|MadSci Network: Physics|
Well, ordinarily the concept of 'specific heat' does not refer to 'volume'; it is merely the amount of energy it takes to raise the temperature of one gram of (pick a substance) by one degree Celsius.
Your question seems reasonable in the light of the well-known fact that a gas tends to expand when its temperature rises. Also, if such expansion is allowed to occur, an accompanying drop in temperature will affect the final amount of expansion. Obviously, to be able to measure the correct rise in temperature of a gas as energy is applied, it is necessary to confine it to a fixed volume.
I am sorry, but I do not know if there is a "standard apparatus" for making this measurement. It seems to me simple enough for any student to compute the volume of one gram of gas, and for any good workshop to build an insulated and sealable container of that size. Prior to using the apparatus on a gas, it would be necessary to test it out in a vacuum chamber, to find out how much energy raises ITS temperature by one degree. (It is necessary to discover an energy/temperature/time relationship, since the aforementioned insulation would warm more slowly than the interior walls of the apparatus.)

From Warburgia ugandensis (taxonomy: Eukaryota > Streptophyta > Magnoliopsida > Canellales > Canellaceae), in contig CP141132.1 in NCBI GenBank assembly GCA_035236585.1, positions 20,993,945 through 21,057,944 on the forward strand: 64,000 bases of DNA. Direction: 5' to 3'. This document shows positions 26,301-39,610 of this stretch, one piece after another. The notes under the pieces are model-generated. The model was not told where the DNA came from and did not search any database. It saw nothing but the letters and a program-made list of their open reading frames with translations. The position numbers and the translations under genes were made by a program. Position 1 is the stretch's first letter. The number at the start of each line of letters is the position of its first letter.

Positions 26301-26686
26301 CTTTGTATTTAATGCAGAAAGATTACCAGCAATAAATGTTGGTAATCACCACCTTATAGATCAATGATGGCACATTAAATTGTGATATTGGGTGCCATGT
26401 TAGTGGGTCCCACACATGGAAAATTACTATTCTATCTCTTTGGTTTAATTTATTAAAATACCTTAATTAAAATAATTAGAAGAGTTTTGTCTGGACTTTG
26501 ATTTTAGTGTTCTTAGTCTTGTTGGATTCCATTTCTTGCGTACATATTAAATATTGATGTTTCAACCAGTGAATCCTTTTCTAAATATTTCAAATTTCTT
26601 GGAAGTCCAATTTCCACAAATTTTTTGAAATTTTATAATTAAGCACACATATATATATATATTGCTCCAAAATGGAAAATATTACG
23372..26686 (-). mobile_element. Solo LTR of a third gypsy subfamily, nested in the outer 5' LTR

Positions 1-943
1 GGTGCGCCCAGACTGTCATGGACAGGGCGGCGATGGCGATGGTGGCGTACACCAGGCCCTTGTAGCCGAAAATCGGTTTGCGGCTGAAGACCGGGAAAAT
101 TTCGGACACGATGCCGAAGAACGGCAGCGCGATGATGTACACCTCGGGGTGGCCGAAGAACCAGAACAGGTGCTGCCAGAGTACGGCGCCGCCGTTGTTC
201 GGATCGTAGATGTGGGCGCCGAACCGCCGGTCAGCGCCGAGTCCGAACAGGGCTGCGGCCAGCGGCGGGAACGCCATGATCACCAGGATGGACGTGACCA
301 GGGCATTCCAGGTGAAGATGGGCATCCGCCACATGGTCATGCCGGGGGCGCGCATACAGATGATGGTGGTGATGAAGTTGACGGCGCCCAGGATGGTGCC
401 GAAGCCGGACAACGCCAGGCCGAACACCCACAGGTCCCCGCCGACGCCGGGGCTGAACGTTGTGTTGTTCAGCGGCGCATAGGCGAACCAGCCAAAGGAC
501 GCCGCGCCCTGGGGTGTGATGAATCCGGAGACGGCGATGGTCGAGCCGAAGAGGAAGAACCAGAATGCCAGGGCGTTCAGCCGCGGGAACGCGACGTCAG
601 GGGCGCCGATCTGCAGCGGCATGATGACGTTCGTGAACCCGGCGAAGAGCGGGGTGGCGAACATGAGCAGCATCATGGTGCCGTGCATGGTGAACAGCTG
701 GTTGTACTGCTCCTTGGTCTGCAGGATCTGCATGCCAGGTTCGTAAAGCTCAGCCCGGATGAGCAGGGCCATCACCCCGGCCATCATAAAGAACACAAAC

Once the background data are known, the container can be injected with the requisite single gram of gas, and heated. Gases being good conductors of heat via the convection effect, one should be able to quickly discover a new energy/temperature/time relationship. When the background data are subtracted out, the specific heat of the gas would then be known.
The first person to have constructed such an apparatus would likely have tested many different gases, and published the results. A few others would have built their own apparatus to verify or challenge the results. After an early flurry of such testing, the subject probably remained relatively ignored -- if the data can be found in the literature, then it has probably been proven reliable enough for most needs. There are only so many different gases, after all. The existence of a "standard apparatus" would imply a great need for constant testing and verification. I don't know of any such need; do you? And while I can understand a desire to obtain more accurate mesurements, it is quite obvious that no "standard apparatus" would be up to that task!
In summation, whether or not there really is a standard apparatus for measuring the specific heat of gases, I hope I have at least answered your question about how it could be done.
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